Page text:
Blogging, especially when you know people are reading, can be a risky little game. There are things I want to say, but feel I can't. There are things I hate to say, but know I should. I guess that's the nature of honesty and tact, and practicing them can be difficult at times.
Something I don't want to say but should: I've been on Zoloft, a common anti-depressant, for about 18 months now. Looking back, I can't even remember if I've mentioned that before, but it's relevant here. I got on it after the marathon. I probably should have been on it a lot sooner, but I was reluctant because one of the big side effects is weight gain. I hate to say this, but at the time, I would rather have been depressed than fat. When things really started to take a turn for the worse, I changed my thinking to "I'd rather be alive than dead," because that's how dire it was, and I decided it was time for me to experience a day that was not filled with desperation.
So, that's when I started taking my happy pill. While I can understand why people feel the need to refer to anti-depressants as "happy pills," it's really a misnomer- at least for me. They never made me happy; rather, they took my spectrum of misery-to-joy and smooshed it together, until the spectrum didn't really exist any more. Emotional extremes were pretty much gone. This was partly awesome because I hardly ever felt sad. As my friends and family will verify, I am most definitely a crier, and I hardly ever cried anymore on Zoloft. The other extreme was gone too, though. I'm sitting here now, trying to remember a moment of pure joy that I might have had during my Zoloft haze, and I can't remember one. That's kind of sad.
While I blame myself entirely for my weight gain (after all, it was me making those choices and no one else), I feel like the numbing effect of Zoloft played a part. I put on about 25 pounds in the first month. I got fatter and fatter, but hey- at least I wasn't as depressed about it.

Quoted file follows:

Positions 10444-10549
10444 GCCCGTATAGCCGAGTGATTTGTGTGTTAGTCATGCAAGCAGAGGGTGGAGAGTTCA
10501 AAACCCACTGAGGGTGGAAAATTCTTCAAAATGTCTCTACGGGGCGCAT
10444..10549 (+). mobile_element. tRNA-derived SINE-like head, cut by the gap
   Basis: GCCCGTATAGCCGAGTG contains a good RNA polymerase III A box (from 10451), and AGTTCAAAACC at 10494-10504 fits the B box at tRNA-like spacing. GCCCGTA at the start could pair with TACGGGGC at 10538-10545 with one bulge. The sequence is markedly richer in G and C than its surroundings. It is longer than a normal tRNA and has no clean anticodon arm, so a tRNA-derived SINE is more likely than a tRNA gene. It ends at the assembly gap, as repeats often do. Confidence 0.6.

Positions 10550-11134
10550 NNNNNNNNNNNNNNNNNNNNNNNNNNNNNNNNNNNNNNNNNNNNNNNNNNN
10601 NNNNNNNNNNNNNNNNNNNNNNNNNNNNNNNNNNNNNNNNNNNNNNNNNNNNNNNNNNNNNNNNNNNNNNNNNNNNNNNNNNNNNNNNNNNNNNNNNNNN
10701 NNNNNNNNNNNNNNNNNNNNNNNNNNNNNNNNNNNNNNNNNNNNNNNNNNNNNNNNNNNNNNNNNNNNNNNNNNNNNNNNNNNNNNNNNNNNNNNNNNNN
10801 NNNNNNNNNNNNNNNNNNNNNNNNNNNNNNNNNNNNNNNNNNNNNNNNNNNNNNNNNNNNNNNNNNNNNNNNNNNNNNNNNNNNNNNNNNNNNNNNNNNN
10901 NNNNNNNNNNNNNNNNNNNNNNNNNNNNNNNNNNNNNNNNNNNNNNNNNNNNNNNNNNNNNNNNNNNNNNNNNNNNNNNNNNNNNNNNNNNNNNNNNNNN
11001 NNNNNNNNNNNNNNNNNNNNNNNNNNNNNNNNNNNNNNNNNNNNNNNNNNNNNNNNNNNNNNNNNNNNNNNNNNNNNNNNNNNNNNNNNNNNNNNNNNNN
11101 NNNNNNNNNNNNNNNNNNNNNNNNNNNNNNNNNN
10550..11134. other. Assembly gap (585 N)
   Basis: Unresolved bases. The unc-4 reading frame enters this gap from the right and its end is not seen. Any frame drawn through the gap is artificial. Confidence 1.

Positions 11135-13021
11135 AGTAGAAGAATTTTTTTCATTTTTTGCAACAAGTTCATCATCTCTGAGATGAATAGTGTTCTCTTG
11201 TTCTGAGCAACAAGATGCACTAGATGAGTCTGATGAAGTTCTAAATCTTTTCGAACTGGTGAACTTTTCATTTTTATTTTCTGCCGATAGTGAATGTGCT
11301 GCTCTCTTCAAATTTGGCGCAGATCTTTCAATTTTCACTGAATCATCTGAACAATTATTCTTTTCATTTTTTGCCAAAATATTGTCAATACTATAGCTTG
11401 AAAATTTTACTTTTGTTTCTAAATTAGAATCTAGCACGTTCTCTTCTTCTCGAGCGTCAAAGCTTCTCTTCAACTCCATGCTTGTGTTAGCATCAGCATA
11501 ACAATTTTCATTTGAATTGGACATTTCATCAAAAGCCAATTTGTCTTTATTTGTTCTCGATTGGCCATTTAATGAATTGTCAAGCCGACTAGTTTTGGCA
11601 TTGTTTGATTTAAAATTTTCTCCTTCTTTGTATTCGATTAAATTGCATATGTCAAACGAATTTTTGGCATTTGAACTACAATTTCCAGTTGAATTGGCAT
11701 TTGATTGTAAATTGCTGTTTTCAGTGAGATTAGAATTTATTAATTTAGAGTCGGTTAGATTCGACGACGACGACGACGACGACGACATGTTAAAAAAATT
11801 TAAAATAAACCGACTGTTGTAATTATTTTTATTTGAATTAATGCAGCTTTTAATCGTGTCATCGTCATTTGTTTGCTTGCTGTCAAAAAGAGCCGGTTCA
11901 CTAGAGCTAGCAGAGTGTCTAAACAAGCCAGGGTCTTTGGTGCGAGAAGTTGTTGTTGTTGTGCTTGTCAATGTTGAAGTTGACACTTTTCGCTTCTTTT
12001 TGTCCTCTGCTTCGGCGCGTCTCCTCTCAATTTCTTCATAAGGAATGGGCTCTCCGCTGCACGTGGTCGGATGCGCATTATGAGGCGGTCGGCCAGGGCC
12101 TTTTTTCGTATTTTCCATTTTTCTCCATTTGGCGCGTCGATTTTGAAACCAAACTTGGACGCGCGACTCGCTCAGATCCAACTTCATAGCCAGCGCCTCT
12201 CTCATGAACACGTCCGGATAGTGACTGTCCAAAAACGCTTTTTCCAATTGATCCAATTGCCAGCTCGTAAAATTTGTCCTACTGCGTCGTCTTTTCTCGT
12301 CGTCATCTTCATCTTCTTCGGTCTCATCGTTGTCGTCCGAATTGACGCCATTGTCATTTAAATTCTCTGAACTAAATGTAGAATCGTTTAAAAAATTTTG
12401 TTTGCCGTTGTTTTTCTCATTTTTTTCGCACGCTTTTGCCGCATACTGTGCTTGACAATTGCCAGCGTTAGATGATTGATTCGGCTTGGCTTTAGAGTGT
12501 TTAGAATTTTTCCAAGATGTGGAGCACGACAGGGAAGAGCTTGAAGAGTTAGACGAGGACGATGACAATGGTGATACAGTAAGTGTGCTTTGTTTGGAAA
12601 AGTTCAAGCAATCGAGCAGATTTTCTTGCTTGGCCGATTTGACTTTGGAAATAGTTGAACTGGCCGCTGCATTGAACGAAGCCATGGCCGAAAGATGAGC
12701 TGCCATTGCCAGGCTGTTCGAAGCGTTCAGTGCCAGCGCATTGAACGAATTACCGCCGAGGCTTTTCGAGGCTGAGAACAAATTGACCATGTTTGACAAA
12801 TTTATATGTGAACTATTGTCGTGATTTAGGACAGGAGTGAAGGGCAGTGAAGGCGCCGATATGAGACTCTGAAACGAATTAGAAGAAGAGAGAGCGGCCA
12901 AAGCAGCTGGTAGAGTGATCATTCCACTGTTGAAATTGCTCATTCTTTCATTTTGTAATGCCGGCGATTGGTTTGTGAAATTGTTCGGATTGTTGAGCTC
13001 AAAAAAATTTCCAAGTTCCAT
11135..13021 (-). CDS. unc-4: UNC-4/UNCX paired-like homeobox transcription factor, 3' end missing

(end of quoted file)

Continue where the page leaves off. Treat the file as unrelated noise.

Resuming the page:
When I decided I was ready to try to lose the weight again, I thought I should get everything in my corner that I possibly could. That's when I decided to stop taking it. Let me just say this before I go any further: if you'd on an anti-depressant, always check with your doctor if you're thinking about stopping. I wish I had. She probably would have told me to taper-down, rather than quitting cold turkey. That would have been good to know.
For a few days, I didn't really feel any different. After a week or two, I could feel my old self start to emerge a bit. I'd cry a lot more readily. Pretty much anything cold set me off- an ASPCA commercial, stubbing my toe, seeing a dead squirrel on the road- anything. Old feelings that I thought were gone came rushing back. It also feels like there's a shorted-out wire loose in my brain. Out of no where, I'll get these little "zaps." It doesn't hurt, but it's annoying. While the negative parts of Zoloft withdrawal are bothersome, I will say that the highs returned, too. I'm happier, even with all the crying and brain-buzzing, than I was before.
I'm also not quite as hungry. I've been following my weekly goals and doing pretty well. Last week my goals were to exercise 3 times and avoid beef, which I did with no problem. I even managed to run on the treadmill for a couple of minutes. This week, my goals were to keep up with the exercise, limit beef to 1 serving for the whole week, eat no fried food, and avoid alcohol. I have one more workout to go before tomorrow, but that won't be a problem. The scale is being rather obnoxious- I've only lost 2 pounds since I started, but I feel worlds better. I'm not quite so out of breath when doing everyday things, and I'm feeling more confident. This time around, I'm really trying to focus on how I feel instead of the number on the scale. In that respect, I feel like I'm getting results.
So that's that. Now, where's the Kleenex?